Opinion

It’s bad enough Canada continues to fall behind other countries in the procurement of COVID-19 vaccines.

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It’s bad enough Canada continues to fall behind other countries in the procurement of COVID-19 vaccines.

The federal government is making it worse by keeping provinces in the dark on when their vaccine shipments will arrive, leaving delivery details in some cases until the last minute.

Despite the urgency to immunize as many people as quickly as possible, Manitoba still doesn’t know how many doses of the Moderna vaccines it’s expected to get in its next shipment, scheduled for the week of Feb. 22. The province has been given an estimate on how many doses of Pfizer-BioNTech will be sent over the next two weeks; however, there are still no delivery dates.

It is not just the fault of the manufacturer, it is gross incompetence on the part of the federal government.

Justin Trudeau's government appears content to accept whatever the manufacturers tell it without putting up a fight or demanding more reliable information.

JUSTIN TANG / CANADIAN PRESS FILES

Justin Trudeau's government appears content to accept whatever the manufacturers tell it without putting up a fight or demanding more reliable information.

The global supply disruptions for both Pfizer and Moderna are well-understood; there’s little the federal government can do in the short term. What it can do, however, is demand clarity on shipment details and communicate that information to the provinces in a timely manner.

The federal government is the buyer. It has contracts with vaccine manufacturers that include terms and conditions. It should be exercising its rights under those contracts to get clear information about production delays and specifics on when deliveries will return to normal.

It’s not good enough for Prime Minister Justin Trudeau to throw his hands in the air and say there’s nothing he can do about the delay. There’s plenty he can do. He’s just not doing it.

Until mid-January, the federal government was providing Canadians with regular updates of how many vaccine doses each province was expected to get on a weekly basis, until the end of March.

Ottawa was also showing, on its webpage, how much each province had already received.

It’s not good enough for Prime Minister Justin Trudeau to throw his hands in the air and say there’s nothing he can do about the delay. There’s plenty he can do. He’s just not doing it.

Over the past two weeks, it’s been radio silence. The Pfizer projections were removed from the federal government website, with no word on when new forecasts will be posted. There are no projections on Moderna shipments to the provinces beyond this week.

 

How can the federal government, as the buyer, not know how many doses it’s expecting from Moderna less than two weeks from now?

How can the federal government, as the buyer, not know how many doses it’s expecting from Moderna less than three weeks from now?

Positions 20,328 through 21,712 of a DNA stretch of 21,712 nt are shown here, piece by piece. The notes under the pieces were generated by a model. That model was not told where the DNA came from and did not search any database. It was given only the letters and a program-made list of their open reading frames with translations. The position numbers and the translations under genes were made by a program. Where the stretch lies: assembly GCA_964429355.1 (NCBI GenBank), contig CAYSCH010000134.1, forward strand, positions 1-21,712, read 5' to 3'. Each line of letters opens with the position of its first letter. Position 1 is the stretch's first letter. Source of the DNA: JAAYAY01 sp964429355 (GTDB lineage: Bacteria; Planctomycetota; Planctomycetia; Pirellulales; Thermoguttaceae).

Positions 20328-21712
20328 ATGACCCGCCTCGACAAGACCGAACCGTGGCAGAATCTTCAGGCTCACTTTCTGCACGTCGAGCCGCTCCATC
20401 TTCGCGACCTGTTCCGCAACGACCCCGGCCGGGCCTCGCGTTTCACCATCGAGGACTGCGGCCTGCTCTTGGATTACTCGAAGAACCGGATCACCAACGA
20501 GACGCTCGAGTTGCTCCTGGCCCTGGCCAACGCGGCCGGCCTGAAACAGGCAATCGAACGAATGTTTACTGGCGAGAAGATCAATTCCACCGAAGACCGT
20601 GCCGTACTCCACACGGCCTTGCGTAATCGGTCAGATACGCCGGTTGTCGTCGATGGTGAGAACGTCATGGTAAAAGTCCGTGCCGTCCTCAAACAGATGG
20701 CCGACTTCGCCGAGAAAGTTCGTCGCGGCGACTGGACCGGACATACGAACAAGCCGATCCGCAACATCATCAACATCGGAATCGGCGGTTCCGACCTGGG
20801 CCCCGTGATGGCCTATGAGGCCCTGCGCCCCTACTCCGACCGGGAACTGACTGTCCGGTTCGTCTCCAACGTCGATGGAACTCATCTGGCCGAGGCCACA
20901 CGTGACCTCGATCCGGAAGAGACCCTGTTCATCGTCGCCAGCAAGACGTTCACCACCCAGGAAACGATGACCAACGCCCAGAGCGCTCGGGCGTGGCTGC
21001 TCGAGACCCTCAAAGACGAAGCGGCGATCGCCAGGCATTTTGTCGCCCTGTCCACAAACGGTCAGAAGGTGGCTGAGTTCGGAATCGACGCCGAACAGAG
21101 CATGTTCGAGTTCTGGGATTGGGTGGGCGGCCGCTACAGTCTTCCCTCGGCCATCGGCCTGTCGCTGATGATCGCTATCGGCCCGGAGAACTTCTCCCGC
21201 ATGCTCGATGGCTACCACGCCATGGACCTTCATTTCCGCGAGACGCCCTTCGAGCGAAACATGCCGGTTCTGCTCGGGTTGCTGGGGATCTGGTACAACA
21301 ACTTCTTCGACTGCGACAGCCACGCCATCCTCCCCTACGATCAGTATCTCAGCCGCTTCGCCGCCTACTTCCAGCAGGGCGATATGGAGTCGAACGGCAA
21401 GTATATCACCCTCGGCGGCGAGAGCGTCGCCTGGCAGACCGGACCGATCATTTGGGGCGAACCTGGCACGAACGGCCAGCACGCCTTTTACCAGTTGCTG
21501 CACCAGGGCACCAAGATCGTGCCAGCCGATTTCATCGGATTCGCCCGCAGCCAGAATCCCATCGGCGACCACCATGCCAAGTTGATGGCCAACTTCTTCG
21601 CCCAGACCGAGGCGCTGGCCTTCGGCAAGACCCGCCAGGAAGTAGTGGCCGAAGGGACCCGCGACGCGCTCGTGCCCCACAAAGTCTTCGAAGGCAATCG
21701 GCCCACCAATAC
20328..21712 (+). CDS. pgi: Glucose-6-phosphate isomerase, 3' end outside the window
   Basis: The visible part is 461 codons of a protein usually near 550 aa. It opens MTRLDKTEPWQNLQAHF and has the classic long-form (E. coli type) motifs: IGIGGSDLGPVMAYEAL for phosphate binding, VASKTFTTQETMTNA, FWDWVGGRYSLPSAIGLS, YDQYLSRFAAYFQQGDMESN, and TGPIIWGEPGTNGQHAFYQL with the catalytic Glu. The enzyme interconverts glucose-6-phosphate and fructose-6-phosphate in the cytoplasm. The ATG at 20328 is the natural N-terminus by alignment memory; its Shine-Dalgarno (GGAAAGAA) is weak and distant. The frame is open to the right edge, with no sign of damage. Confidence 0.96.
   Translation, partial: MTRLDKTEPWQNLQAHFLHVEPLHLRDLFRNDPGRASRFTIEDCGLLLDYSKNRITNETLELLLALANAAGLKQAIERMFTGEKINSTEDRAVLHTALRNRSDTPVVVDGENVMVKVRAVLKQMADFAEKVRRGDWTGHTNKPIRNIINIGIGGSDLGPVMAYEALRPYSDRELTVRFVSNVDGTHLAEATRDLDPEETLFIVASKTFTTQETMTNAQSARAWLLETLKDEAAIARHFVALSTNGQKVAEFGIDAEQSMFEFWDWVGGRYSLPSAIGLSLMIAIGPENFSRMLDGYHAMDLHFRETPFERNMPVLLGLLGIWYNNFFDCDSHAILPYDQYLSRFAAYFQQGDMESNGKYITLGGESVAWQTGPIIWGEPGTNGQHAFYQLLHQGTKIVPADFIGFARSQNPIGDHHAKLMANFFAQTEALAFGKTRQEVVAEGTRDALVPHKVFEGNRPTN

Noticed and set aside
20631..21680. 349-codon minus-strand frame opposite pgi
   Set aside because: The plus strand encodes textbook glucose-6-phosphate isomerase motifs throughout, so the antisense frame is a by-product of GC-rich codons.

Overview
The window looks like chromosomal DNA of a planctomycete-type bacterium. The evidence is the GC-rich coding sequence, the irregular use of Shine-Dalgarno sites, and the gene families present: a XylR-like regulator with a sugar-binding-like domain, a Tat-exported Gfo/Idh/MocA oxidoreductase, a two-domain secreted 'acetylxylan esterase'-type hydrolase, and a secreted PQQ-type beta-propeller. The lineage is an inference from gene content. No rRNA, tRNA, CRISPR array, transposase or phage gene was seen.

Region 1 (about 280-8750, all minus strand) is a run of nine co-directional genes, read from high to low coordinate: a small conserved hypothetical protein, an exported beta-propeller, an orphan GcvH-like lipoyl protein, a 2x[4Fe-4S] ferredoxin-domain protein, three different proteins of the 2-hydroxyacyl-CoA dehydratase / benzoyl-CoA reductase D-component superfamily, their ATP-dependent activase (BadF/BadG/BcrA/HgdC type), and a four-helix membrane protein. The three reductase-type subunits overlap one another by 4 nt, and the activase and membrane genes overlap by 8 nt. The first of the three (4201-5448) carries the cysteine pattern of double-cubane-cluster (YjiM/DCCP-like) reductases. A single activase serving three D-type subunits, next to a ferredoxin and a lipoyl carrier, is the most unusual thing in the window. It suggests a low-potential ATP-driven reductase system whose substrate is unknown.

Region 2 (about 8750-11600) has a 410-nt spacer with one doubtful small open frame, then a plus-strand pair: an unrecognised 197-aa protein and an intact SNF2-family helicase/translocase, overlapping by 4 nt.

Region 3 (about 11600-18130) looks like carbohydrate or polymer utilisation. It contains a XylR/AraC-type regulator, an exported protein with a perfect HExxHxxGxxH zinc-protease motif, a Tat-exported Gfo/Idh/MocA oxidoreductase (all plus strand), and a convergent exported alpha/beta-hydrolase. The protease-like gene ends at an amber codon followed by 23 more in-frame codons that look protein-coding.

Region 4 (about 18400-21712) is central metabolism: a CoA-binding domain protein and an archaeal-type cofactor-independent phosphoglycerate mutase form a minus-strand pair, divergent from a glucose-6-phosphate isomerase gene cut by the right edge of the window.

Shockingly, there doesn’t seem to be a level of urgency. The Trudeau government appears content to accept whatever the manufacturers tell it without putting up a fight or demanding more reliable information.

It’s weak. It’s also incompetent. It could cost lives.

Every week seniors and other high-risk Canadians have to wait for a vaccine dose, the risk of contracting the disease caused by the novel coronavirus, and dying, increases. That can’t be reversed, even if Canada scales up supply next month.

The stakes are even higher now that a new, more contagious variant has arrived in Canada. (It hasn’t yet been detected in Manitoba.)

Despite the urgency to immunize as many people as quickly as possible, Manitoba still doesn’t know how many doses of the Moderna vaccine it’s expected to get..

MATIAS J. OCNER / MIAMI HERALD FILES

Despite the urgency to immunize as many people as quickly as possible, Manitoba still doesn’t know how many doses of the Moderna vaccine it’s expected to get..

It's entirely possible the nation could be facing a third pandemic wave; all the more reason to expedite the immunization program.

The Trudeau government hasn’t explained why Canada has fallen so far behind other countries in securing vaccine supply. All countries are facing the same global shortages and production disruptions. Yet, Canada is disproportionately affected.

That’s on Ottawa. Dozens of countries are getting needles into more arms than Canada is on a per capita basis.

Canadians were probably willing to cut the federal government some slack when Ottawa first announced the Pfizer delay last month. After further delays were announced almost every week since, that goodwill is likely evaporating.

This is a pandemic. Canada needs wartime leadership. Unfortunately, it is not getting it.

tom.brodbeck@freepress.mb.ca

Tom Brodbeck

Tom Brodbeck
Columnist

Tom has been covering Manitoba politics since the early 1990s and joined the Winnipeg Free Press news team in 2019.

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